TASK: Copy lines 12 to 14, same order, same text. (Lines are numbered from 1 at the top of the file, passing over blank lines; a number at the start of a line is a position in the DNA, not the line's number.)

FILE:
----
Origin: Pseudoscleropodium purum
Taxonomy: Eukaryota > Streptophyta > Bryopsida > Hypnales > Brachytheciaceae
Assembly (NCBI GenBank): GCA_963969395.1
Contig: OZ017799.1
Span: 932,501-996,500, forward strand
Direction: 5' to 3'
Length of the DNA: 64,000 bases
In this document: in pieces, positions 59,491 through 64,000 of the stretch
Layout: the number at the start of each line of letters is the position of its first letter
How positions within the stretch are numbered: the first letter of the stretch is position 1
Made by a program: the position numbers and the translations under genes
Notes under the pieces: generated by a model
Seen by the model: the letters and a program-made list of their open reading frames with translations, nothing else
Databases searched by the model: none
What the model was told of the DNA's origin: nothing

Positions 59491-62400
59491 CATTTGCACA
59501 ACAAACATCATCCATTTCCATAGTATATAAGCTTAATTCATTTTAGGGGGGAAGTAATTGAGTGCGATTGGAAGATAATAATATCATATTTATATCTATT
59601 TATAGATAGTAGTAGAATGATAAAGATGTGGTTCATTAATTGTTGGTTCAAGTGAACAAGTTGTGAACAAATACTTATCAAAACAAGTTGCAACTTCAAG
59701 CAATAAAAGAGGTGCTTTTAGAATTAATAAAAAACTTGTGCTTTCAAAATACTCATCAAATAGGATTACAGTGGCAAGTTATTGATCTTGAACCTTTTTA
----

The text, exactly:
Notes under the pieces: generated by a model
Seen by the model: the letters and a program-made list of their open reading frames with translations, nothing else
Databases searched by the model: none